The Business of Fashion
Agenda-setting intelligence, analysis and advice for the global fashion community.
Agenda-setting intelligence, analysis and advice for the global fashion community.
Like so many around the world, Urmi Bhattacheryya has cut back on her use of cash during the pandemic.
“I think I’ve switched to Google Pay and Paytm almost entirely over the last year in quarantine,” says the Delhi-based journalist who uses the apps for everything from buying sportswear online to purchasing food from vendors’ carts. So ubiquitous have these digital solutions become that she can even make mobile donations to some of the poorest members of the Dalit community, India’s lowest cast. “They all have these apps on their phone now too.”
By November 2020, 47 percent of Indians had already reported using less cash for purchases than before the Covid-19 outbreak, according to a YouGov survey of over 20 countries. The figure was even higher in emerging markets like Thailand, Malaysia, the United Arab Emirates, Vietnam, Indonesia and a few mature markets.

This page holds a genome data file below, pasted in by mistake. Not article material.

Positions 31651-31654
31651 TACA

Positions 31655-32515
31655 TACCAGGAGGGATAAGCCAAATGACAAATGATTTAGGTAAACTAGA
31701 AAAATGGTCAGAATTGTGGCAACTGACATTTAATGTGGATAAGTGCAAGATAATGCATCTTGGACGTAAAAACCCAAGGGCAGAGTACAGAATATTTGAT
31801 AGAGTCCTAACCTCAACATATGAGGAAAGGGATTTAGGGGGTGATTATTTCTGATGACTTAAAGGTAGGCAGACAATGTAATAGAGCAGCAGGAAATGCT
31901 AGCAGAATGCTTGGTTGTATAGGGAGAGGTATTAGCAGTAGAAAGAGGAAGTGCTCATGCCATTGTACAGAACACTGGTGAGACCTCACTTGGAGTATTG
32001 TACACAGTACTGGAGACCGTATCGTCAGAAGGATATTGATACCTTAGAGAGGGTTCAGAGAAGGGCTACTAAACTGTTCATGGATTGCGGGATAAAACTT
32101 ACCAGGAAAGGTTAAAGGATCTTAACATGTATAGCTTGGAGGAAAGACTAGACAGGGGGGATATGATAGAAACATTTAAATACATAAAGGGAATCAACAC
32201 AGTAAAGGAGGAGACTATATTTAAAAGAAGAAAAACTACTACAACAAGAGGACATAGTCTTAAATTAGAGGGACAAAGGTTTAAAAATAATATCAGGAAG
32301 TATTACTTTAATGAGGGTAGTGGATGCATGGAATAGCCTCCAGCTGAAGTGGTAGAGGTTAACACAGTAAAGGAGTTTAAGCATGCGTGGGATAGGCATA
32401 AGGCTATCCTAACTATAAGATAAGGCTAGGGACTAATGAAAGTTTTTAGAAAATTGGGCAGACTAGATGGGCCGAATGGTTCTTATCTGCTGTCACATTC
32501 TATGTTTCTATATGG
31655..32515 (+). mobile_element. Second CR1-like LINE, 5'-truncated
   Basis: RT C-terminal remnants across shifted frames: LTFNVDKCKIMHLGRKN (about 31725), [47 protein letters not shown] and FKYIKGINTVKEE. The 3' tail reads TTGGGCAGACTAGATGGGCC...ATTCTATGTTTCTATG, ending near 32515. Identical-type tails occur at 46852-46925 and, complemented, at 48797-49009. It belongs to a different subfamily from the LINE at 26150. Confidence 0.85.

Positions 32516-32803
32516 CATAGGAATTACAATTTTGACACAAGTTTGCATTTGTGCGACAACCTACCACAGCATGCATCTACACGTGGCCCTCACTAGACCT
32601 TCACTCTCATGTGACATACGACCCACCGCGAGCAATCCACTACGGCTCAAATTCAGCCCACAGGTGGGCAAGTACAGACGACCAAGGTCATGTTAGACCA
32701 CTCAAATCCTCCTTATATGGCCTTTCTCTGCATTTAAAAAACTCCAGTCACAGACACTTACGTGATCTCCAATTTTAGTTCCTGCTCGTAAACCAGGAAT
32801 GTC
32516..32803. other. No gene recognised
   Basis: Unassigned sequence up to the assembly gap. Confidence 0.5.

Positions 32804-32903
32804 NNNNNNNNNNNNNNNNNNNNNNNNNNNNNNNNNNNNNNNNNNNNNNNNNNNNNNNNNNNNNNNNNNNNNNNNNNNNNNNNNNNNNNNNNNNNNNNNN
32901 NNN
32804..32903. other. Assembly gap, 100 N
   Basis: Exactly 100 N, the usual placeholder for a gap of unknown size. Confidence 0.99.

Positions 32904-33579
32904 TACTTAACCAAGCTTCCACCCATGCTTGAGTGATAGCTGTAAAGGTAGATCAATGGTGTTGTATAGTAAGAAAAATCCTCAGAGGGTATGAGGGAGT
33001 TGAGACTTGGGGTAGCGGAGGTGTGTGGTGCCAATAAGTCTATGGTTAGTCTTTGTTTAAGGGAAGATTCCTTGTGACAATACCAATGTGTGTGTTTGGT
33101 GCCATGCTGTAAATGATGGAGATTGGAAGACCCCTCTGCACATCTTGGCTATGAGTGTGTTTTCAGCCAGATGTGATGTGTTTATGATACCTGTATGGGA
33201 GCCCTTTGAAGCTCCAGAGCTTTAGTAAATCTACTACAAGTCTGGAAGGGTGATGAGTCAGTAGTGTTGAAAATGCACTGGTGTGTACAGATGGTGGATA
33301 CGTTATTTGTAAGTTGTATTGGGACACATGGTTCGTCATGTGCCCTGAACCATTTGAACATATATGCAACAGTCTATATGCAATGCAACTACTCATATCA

Though cash is still the only way that billions of people around the world make purchases for consumer goods like fashion, the uptake of alternative payment methods has leapt forward since the onset of the pandemic, progressing five years in less than 12 months, according to McKinsey’s 2020 Global Payments Report.
“We saw a huge increase in mobile penetration in the first year of the pandemic‚” said Marius Costin, head of EMEA (Europe, the Middle East and Africa) sales for PayU, which facilitates payments for most of the world’s largest 100 apparel brands.
Electronic forms of peer-to-peer and consumer-to-business payments have seen increased use across several of the fashion industry’s key geographies, benefiting global services such as Stripe and PayPal, China’s WeChat Pay and Alipay, Japan’s PayPay and Line Pay, along with a fast-growing list of buy-now-pay-later services like Klarna that have gained popularity among fashion consumers.
In a bid to get closer to the industry’s decision-makers, Afterpay has inked high-profile partnerships with Australian Fashion Week and New York Fashion Week while its UK service Clearpay has linked arms with London Fashion Week.
Lesser-known payment methods are now empowering consumers in increasingly important emerging markets